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Nuclear Architecture and Gene Expression
Published: November 09, 2012
Posted: March 26, 2013

Gene positioning and regulation of nuclear architecture are thought to influence gene expression. Soft X-ray tomography (SXT) imaging shows that silent olfactory receptor (OR) genes from different chromosomes in mouse olfactory neurons converge in a small number of heterochromatic foci. These foci are OR exclusive and form in a differentiation-dependent manner specific to cell type. OR gene aggregation is developmentally synchronous with the downregulation of the lamin B receptor (LBR) and can be reversed by ectopic LBR expression in mature olfactory neurons. LBR-induced reorganization of nuclear architecture and disruption of OR aggregates perturbs the singularity of OR transcription and disrupts the olfactory neurons’ targeting specificity. These observations indicate spatial sequestering of heterochromatinized OR family members as a basis of monogenic and monoallelic gene expression. This research was conducted using resources at the Advanced Light Source at Lawrence Berkeley National Laboratory.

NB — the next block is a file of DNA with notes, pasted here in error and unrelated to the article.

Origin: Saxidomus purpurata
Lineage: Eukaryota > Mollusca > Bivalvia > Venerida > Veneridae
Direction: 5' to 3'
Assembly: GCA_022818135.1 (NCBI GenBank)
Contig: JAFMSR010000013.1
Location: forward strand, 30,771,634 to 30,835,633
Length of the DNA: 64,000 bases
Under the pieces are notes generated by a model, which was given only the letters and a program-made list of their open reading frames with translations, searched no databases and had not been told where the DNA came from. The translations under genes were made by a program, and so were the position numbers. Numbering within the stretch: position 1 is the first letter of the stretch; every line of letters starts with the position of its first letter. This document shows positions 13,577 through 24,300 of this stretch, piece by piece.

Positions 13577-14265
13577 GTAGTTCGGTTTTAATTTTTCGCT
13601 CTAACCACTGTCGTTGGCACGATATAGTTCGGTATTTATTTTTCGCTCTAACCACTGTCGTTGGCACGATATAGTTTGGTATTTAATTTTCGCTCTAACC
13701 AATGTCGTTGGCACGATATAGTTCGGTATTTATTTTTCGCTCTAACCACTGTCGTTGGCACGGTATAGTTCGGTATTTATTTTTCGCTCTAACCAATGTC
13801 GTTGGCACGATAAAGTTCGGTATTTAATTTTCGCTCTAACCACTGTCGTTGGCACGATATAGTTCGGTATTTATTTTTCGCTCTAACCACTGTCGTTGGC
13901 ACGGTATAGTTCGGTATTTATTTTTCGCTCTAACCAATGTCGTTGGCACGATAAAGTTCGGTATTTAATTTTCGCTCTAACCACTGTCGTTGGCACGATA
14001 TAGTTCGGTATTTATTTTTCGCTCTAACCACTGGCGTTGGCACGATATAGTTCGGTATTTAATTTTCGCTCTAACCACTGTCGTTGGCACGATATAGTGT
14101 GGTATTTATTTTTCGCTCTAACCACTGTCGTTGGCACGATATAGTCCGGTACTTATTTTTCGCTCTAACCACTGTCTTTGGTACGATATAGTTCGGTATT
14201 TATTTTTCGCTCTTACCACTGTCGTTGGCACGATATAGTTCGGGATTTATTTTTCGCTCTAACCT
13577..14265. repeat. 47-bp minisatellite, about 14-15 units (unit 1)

Reference: Clowney, E. J., et al. 2012. “Nuclear Aggregation of Olfactory Receptor Genes Governs Their Monogenic Expression,” Cell 151, 724–37. (Reference link)

Contact: Roland F. Hirsch, SC-23.2, (301) 903-9009
Topic Areas:

  • Research Area: Structural Biology, Biomolecular Characterization and Imaging
  • Research Area: Structural Biology Infrastructure

Division: SC-33.2 Biological Systems Science Division, BER

 

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